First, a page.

The Moon Is A Harsh Mistress (1) by Robert A. Heinlein. With the help of an artificial superintelligence, a culturally anarchist society on the moon wages war for independence against the oppressive, statist earth nations. And the women in this story all have handguns in their pocketbooks. And I can’t forget Snow Crash (2) by Neal Stephenson. It’s an incredibly wild ride through the future’s second layer of reality, which is virtual – the metaverse. I think Snow Crash is engaging, very fast paced, and totally original. I can guarantee you’ve never seen a world like this one (unless you’ve read some of Stephenson’s other works). This is an absolute must read within the contemporary american sci-fi canon. Oh, and one more: Time Enough For Love (3) by Robert A. Heinlein. If you’ve dabbled in Heinlein, and if you’re already familiar with Lazarus Long, his ostensibly immortal favorite character who appears in like half of his books, this will be your favorite book of all time. Spanning many centuries, many worlds, and many great loves, it confronts probably every taboo that exists, every assumption that you have about humanity that exists, and challenges it, but, like, from the perspective of your sort-of-grumpy grandfather. The last page made me cry.
Dune (4) by Frank Herbert. It’s a classic a sci-fi book that’s practically perfect in every way. Dune was turned down by more than a dozen publishers because it was considered “too epic.” That’s really the only reason you need to start reading it.
I’m going to go with Iain M. Banks’ Player Of Games (5). I consider it a fantastic book, one of the few I can get through these days. Banks is fantastic at building characters that you care about even if you can’t directly relate to them and he’s a master at constructing plots that move thematically without you even noticing it’s happening. It’s a tight book that tells a story about the difference between barbarism and civilization and how one is sometimes hidden beneath the other.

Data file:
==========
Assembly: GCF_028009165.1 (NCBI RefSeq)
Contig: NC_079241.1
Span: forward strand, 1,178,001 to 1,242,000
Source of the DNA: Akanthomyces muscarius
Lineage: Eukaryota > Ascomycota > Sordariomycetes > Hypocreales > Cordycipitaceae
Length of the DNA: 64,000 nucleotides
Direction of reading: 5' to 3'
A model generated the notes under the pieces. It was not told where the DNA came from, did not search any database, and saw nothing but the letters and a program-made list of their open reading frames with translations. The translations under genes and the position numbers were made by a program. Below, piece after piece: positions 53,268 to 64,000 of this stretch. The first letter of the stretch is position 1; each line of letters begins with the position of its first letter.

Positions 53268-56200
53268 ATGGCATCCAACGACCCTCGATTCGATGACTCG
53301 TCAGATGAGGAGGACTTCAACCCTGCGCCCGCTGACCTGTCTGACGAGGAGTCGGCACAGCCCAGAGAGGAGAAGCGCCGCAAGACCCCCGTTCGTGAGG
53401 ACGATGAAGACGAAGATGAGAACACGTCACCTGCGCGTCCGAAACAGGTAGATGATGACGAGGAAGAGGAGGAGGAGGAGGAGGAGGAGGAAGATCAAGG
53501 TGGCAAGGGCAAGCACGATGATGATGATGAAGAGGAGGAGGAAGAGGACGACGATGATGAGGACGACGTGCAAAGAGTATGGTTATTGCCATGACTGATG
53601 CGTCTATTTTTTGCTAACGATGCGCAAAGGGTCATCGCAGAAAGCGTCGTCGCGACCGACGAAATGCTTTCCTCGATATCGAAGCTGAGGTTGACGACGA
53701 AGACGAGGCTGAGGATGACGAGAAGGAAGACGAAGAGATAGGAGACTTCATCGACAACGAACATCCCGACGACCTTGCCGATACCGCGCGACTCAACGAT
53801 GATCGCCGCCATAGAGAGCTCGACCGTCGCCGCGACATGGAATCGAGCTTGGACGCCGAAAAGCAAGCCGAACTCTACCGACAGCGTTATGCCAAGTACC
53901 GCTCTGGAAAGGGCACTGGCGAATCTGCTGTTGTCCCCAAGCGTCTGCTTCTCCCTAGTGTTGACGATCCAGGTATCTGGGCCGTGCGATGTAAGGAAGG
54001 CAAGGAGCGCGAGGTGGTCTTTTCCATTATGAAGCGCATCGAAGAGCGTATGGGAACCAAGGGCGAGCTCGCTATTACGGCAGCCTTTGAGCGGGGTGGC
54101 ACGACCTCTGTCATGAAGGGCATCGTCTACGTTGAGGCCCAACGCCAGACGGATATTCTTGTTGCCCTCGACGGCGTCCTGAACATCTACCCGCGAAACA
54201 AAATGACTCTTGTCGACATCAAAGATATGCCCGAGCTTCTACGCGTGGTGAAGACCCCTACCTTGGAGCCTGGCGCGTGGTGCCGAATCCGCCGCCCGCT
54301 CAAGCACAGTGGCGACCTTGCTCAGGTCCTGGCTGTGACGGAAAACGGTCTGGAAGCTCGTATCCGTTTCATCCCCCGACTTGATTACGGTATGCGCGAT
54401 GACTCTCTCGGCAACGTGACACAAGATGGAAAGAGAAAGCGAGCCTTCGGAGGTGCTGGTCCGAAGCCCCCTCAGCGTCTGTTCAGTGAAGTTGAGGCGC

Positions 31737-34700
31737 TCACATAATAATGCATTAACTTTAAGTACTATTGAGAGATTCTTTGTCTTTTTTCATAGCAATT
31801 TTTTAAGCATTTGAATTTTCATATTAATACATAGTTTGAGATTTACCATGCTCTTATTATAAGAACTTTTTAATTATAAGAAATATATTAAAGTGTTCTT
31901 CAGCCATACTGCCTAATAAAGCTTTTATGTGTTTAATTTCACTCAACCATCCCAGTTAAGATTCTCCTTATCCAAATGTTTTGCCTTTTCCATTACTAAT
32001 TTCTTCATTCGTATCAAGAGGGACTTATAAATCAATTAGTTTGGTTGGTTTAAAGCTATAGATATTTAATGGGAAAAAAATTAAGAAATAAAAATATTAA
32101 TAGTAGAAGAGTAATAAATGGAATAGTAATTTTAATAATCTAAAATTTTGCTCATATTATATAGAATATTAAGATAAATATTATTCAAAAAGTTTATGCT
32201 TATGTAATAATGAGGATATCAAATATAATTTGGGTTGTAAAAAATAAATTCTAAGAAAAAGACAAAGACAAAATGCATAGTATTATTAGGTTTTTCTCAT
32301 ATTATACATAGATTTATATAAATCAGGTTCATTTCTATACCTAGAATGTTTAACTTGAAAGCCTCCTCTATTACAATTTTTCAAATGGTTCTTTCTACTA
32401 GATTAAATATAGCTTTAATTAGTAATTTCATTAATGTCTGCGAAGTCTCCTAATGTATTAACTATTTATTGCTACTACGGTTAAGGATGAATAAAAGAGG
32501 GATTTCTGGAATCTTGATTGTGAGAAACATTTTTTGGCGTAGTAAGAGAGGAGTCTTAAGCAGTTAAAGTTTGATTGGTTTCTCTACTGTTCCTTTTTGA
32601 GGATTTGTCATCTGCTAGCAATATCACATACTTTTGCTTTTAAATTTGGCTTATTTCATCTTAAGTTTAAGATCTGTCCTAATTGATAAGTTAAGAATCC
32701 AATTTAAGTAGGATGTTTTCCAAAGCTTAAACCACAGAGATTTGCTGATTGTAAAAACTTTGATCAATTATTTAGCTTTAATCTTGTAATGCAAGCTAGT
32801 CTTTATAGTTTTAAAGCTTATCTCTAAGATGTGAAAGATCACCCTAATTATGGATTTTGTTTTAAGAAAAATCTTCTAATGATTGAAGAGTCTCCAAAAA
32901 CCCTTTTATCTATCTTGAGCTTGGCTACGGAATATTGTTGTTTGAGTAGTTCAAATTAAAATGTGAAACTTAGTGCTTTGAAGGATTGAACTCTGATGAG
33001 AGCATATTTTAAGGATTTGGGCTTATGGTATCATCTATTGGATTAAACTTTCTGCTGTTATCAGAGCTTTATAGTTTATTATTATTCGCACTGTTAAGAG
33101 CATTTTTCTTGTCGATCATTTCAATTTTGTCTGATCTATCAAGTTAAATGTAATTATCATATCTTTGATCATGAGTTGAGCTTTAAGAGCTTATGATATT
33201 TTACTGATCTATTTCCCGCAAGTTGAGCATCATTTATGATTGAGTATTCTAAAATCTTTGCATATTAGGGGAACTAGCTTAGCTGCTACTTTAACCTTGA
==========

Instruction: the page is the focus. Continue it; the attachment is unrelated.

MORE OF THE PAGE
Will think about books (leaning toward Neuromancer (6) by William Gibson or A Scanner Darkly (7) by Philip K. Dick), but for the time being here are some radio shows from the late 1940s that dabble in science fiction. Very, very creepy.
Check out some of the episode descriptions: “A computer gives wrong information when it feels upset.”
– Jim Goad
Marc says, “The Carpetmakers (8) by Andreas Eschbach.”
I’m going to say Larry Niven’s Ringworld (9) saga. I think it’s incredibly engaging. Some will disagree with me when I say the characters are likeable (because Louis can be a dickhead a lot of the times), but that’s why he’s so likeable, at least, to me. Niven gives Louis life that way. He’s not some one-dimensional character that gets happy, sad, and angry. Louis is aloof, a prick, selfish (sometimes), inquisitive, among other ridiculous things I can’t remember at the moment.